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Computation and Complexity in Economic Behavior and Organization

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  • Mount,Kenneth R.
  • Reiter,Stanley
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    Abstract

    This book presents a model of computing and a measure of computational complexity which are intended to facilitate analysis of computations performed by people, machines, or a mixed system of people and machines. The model is designed to apply directly to models of economic theory, which typically involve continuous variables and smooth functions, without requiring analysis of approximations. The model permits analysis of the feasibility and complexity of the calculations required of economic agents in order for them to arrive at their decisions. The treatment contains applications of the model to game theory and economics, including comparison of the complexities of different solution concepts in certain bargaining games, and the trade-off between communication and computation in an example of an Edgeworth Box economy.

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    Bibliographic Info

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    This book is provided by Cambridge University Press in its series Cambridge Books with number 9780521800563 and published in 2002.

    Order: http://www.cambridge.org/uk/catalogue/catalogue.asp?isbn=9780521800563
    Handle: RePEc:cup:cbooks:9780521800563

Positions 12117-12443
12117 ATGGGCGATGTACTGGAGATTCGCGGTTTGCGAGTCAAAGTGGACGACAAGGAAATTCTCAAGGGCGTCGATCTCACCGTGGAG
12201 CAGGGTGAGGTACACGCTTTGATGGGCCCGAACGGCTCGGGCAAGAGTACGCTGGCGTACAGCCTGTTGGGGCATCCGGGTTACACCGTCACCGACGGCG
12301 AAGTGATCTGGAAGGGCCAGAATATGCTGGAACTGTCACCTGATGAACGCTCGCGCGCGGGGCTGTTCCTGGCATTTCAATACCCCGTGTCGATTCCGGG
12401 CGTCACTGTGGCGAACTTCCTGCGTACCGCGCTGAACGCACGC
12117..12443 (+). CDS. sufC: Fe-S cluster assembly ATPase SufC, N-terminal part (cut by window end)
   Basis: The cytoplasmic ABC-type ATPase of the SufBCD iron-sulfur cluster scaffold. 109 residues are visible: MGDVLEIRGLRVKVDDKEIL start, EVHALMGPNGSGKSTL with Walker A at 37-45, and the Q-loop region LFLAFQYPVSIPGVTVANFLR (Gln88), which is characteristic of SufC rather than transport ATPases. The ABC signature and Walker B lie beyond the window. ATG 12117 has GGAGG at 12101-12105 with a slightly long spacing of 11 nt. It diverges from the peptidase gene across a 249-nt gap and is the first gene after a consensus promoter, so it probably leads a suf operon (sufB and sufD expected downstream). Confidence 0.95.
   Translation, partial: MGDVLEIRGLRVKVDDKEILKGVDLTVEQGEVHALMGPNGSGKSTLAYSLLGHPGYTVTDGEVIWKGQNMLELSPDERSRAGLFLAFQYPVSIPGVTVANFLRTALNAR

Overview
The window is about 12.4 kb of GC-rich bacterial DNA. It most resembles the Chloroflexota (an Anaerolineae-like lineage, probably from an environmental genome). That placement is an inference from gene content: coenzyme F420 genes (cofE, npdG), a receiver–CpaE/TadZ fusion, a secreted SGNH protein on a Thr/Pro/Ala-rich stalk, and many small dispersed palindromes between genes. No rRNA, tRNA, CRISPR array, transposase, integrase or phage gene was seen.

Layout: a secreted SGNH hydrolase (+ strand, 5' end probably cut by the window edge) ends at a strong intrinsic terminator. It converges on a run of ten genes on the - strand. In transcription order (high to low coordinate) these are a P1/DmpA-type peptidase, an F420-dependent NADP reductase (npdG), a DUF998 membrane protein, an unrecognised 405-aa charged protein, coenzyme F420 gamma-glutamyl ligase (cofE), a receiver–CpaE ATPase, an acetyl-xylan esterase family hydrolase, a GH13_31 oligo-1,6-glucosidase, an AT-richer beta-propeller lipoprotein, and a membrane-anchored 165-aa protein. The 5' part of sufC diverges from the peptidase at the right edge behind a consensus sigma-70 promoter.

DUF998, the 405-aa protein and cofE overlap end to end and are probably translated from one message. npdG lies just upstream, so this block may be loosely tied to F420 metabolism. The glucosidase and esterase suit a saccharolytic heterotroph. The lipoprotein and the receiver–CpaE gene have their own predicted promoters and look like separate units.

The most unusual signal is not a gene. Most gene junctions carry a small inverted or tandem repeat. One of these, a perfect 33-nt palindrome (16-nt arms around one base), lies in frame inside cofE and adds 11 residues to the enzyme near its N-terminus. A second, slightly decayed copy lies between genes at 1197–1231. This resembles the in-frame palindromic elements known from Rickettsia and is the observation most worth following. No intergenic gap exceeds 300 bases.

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    Web page: http://www.cambridge.org

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    Cited by:
    1. K. Vela Velupillai, 2007. "Taming the Incomputable, Reconstructing the Nonconstructive and Deciding the Undecidable in Mathematical Economics," Working Papers 0128, National University of Ireland Galway, Department of Economics, revised 2007.
    2. Ioannides, Yannis M., 2012. "Complexity and organizational architecture," Mathematical Social Sciences, Elsevier, vol. 64(2), pages 193-202.
    3. Mirowski, Philip, 2007. "Markets come to bits: Evolution, computation and markomata in economic science," Journal of Economic Behavior & Organization, Elsevier, vol. 63(2), pages 209-242, June.
    4. K. Vela Velupillai, 2007. "A Computable Economist’s Perspective on Computational Complexity," Department of Economics Working Papers 0723, Department of Economics, University of Trento, Italia.
    5. Kieron Meagher & Andrew Wait, 2008. "Who Decides about Change and Restructuring in Organizations?," CEPR Discussion Papers 587, Centre for Economic Policy Research, Research School of Economics, Australian National University.

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